A skateboarding blood-sucker, a killer romance – Ana Lily Amirpour’s refreshing flick takes a bite out of usual horror tropes
Slicing and dicing movie genres like some psychotic cinephile on peyote, it’s safe to say that you haven’t seen anything similar to Iranian-American filmmaker Ana Lily Amirpour’s A Girl Walks Home Alone at Night. It's a vampire-Spaghetti-Western hybrid set in fictional Iranian outpost Bad City, a Lynchian dreamworld rendered in inky monochrome and hitched to a fiercely eclectic rock 'n' roll soundtrack. Got all that? The kick is that, rather than be overwhelmed by its stylistic influences, Amirpour’s feature debut synergizes them and has been winning over audiences worldwide since its Sundance premiere last year.
Seemingly destined to work in horror-with-a-twist since she made a slumber party massacre movie aged 12, the buzz on A Girl… means that Amirpour is already on to her second feature, The Bad Batch – “a dystopian love story in a cannibal wasteland” – with Keanu Reeves and Jim Carrey. We caught up with the intense, charmingly frank 25-year-old before Bad Batch was announced, on her whistle-stop London visit just a stone’s throw from Piccadilly Circus, which she naturally referenced as An American Werewolf in London’s denouement “where the werewolf cut loose”. Given that she was more interested in discussing David Lynch and her gruesome childhood pastimes rather than her movie, the werewolf’s not the only creature of the night to do so…
A GIRL WALKS HOME ALONE AT NIGHT WAS INSPIRED BY RUMBLE FISH
“In the very beginning there were three films that I was looking at and referencing: Francis Ford Coppola’s Rumble Fish (1983), which has such a surreal, stylized world and the black and white also separates reality in a way. I don’t like black and white movies, I have a reflex reaction, like, I’m going to take my medicine, so it’s really weird that my film looks like that. But I always just saw it that way, she’s this black graphic kind of shape.
And the other films were Sergio Leone’s Once Upon A Time in the West (1968) and David Lynch’s Wild at Heart (1990). I think I’ll probably be referencing it in every movie that I make. Bobby Peru is, like, the coolest gangster of all time…”
ANA LILY AMIRPOUR IS A DAVID LYNCH SUPERFAN
“He’s a wonderful man and mind and creator. Wild At Heart is my favourite of his movies, and I don’t love all of his movies without exception. But I love his mind. It’s like being inside a dream. I want to feel what he’s going to look for in his brain caves…”
AMIRPOUR ONLY GOT MULHOLLAND DR. ON HER 23RD VIEWING
“It was the weirdest thing. I was in film school and people were always talking about it. I’d seen it, like, 22 times but I couldn’t remember it – just a few scenes, like the audition scene, the lesbian scene and the homeless guy behind the dumpster… Then the 23rd time, the night before we did ecstasy and all the people I was with fell asleep, but I couldn't sleep. I was in that weird seratonin-depleted dark weird state. It was 8am and Mulholland Dr. (2001) was about to start, so I put it on. And it starts with this green and pink animation at the beginning – it was crazy, I didn’t remember that and I’d seen it 22 times! There’s always stuff to discover in his films.”
HER LOVE OF HORROR STARTED AT AN EARLY AGE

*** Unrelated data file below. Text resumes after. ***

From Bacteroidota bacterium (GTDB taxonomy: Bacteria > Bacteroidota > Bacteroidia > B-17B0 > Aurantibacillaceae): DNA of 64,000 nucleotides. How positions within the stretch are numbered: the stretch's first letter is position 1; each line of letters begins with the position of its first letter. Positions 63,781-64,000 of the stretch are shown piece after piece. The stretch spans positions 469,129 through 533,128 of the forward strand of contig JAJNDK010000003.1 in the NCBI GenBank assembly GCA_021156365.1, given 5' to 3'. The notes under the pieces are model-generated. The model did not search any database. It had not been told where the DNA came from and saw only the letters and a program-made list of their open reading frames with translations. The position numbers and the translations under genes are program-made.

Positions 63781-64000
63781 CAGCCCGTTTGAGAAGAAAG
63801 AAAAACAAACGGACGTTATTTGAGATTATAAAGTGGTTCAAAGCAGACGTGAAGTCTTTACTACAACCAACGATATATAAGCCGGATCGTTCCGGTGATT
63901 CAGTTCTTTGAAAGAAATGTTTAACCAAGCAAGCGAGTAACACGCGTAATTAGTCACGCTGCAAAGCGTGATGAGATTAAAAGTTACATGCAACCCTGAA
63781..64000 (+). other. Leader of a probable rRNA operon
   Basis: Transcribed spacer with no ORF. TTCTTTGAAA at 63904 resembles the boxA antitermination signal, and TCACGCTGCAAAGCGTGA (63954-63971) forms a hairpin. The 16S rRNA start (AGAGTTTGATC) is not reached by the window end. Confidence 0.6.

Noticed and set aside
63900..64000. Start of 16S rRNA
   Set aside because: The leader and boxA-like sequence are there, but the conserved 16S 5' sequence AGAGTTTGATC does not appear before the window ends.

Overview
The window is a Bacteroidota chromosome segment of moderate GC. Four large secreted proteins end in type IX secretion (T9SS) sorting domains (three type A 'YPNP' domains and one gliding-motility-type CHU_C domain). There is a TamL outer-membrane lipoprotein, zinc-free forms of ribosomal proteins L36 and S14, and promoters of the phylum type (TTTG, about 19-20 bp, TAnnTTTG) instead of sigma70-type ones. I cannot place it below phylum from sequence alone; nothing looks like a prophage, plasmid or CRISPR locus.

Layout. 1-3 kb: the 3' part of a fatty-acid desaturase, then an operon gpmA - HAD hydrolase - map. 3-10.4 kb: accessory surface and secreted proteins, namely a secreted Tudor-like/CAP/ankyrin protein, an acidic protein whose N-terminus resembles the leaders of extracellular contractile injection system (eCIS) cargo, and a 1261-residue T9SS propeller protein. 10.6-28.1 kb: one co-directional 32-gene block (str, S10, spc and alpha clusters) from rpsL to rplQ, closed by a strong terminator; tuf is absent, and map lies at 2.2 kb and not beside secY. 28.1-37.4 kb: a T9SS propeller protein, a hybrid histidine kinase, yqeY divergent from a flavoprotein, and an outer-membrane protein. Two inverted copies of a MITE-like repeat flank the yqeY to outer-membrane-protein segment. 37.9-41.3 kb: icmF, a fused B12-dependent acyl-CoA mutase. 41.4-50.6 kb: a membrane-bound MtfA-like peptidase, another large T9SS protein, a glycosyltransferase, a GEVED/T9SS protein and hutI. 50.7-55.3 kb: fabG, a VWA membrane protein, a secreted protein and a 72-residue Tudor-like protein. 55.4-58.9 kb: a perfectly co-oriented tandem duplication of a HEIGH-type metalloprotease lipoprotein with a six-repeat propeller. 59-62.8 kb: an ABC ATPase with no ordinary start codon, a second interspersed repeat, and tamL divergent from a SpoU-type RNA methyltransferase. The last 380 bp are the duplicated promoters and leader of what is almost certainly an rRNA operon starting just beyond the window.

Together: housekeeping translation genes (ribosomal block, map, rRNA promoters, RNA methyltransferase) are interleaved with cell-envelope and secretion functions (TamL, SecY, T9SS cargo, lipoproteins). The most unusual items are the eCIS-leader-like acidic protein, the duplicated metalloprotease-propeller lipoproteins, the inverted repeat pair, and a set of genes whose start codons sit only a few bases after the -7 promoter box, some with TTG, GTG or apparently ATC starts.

“I had this over-exposure to horror from when I was seven years old. My father is a surgeon, so when I was young, I went to the operating theatre and watched him cut open this giant black man’s leg. It was like a tree trunk and they were pulling the fat out. So after that I would catch frogs in this swamp ravine across the road from our house. I’d pin them down to a piece of cardboard, and then their tongue comes out really long and I’d and cut them open from here to here with my dad’s scalpel. My dad thought I was going to be a surgeon – ha ha the trick’s on you! Then when I was 12, I shot a slasher film. I’d get through, like, three horror films a night at the weekend. Everything from Carrie, Poltergeist, Texas Chainsaw Massacre, all the Freddie Kruegers and Jasons…”
SHE'S NOT WORRIED ABOUT WEEDING OUT HARDCORE GENRE FANS
“I can’t watch those films now. It switched when I was hitting puberty and got into boys. Then I moved on to romance, like Dirty Dancing! So now, a film like A Girl Walks Home Alone At Night, it’s almost like the perfect fusion of both. Hardcore horror-genre people, they fucking hate my movie, they think it’s so arty and emo and slow. They want some carnage.”
“When I was 12, I shot a slasher film. I’d get through, like, three horror films a night at the weekend: Carrie, Poltergeist, all the Freddie Kruegers and Jasons” – Ana Lily Amirpour
MAINSTREAM HOLLYWOOD CAN GTFO
“They say I’m too extreme. Actually, I think that’s in my favour because if you’re more in the mainstream, they always want to advise you. They were just castrating every idea I had. They wanted to take the sex scenes out of certain scripts, less this, more that, change the age... They think in pie charts and percentages and numbers. You can’t anticipate the whims of what’s out there, you just have to believe what you’re saying.
I think there’s a big renaissance happening in a lot of independent film because of genre. All those Hollywood agents and companies are dumb and they hear the word ‘genre’ and they dumbly think it’s an easy way to make money. And really, genre’s the way for all of us to make something a little fantastical.”
A Girl Who Walks Home Alone at Night is out in cinemas Friday